Unprecedented Resurvey Effort

February 10, 2010 06:00 PM
 

Roger Bernard, Farm Journal Policy & Washington Editor

The process of bringing in and sizing the record 2009 corn and soybean crop may not be over for a while yet.

USDA's Annual Production Summary published Jan. 12, 2010, is typically the final word on the crop until the next annual summary issued a year later. This year, an unprecedented resurvey effort by the National Agricultural Statistics Service (NASS) will take place to zero in on the size of the 2009 corn and soybean crop. NASS saw a considerable amount of corn and soybeans standing when the data was collected from farmers in early December. Recall that even USDA's Crop Progress Report was to have ended Nov. 30 for the season but was continued until Dec. 22, 2009.

The agency will recheck corn acres in Illinois, Michigan, Minnesota, North Dakota, South Dakota and Wisconsin and soybean acres in Georgia, North Carolina, South Carolina and Virginia. "If the newly collected data justifies any changes, NASS will update the Jan. 12 estimates in the March 10 report, except for South Dakota and North Dakota,” says the agency. "Since the inclement weather has persisted in those two states, producers there will be reinterviewed at a later time.”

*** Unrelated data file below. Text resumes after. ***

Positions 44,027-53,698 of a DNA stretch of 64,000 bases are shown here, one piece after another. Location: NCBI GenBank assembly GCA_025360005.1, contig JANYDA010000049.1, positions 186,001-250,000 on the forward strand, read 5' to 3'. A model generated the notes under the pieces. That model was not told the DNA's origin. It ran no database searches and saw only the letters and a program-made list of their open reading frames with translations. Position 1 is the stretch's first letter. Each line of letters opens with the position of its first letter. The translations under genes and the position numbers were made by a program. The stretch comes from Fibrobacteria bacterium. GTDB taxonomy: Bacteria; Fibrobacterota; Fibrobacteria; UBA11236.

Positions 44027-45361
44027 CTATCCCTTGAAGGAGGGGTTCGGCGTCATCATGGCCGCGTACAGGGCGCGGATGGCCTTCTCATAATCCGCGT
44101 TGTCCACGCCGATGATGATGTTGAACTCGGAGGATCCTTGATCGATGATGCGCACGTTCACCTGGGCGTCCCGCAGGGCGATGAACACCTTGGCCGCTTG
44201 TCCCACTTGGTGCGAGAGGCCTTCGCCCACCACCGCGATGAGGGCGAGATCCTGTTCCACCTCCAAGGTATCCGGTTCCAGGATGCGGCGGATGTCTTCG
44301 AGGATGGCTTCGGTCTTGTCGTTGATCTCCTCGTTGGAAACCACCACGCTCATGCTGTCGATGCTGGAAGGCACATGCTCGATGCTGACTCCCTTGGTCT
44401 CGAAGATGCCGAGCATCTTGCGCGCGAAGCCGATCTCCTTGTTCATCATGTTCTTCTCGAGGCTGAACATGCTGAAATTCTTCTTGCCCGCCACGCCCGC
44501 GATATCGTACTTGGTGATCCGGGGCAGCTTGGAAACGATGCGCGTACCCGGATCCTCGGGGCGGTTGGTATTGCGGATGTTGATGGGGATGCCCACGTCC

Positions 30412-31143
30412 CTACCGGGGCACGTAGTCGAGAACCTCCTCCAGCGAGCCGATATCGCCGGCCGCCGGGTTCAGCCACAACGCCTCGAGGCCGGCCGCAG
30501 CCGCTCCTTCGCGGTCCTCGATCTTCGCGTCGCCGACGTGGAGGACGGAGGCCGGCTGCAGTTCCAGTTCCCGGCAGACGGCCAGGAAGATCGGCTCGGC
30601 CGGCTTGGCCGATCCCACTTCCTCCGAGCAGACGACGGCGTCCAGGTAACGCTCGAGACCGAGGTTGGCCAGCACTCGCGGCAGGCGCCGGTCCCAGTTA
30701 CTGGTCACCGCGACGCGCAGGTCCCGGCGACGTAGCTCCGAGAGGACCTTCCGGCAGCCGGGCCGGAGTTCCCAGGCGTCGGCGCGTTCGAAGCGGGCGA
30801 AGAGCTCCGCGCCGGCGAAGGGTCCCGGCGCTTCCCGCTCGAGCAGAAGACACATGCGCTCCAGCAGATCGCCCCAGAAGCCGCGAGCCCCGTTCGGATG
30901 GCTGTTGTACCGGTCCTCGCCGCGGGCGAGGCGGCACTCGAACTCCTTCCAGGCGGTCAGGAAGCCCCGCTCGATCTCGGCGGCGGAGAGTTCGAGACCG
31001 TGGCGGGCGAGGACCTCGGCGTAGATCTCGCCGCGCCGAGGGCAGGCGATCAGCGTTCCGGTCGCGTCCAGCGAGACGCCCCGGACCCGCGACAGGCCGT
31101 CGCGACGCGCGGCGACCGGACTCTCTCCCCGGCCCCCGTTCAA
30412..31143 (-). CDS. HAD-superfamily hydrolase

While NASS has done a resurvey on small grains before, Joe Prusacki, director of the NASS Statistics Division, confirms that "this will be the first one for corn and soybeans.”

Questions Asked. So what will NASS ask the producers they resurvey? For for the December survey, Prusacki says the agency asked farmers "how many acres they planted and how many acres they harvested or intend to harvest, and then expected production on all acres—harvested and those intended to be harvested.”

When it comes to the resurvey on corn, for example, NASS will go back to those who indicated they weren't done with harvest. The agency will ask, "On Dec. 1, you indicated you had X acres yet to be harvested. Of those, how many did you harvest or do you still intend to harvest? What was the production on what was harvested or what is the expected production on those acres you still intend to harvest?”
 

 
You can e-mail Roger Bernard at rbernard@farmjournal.com.
 
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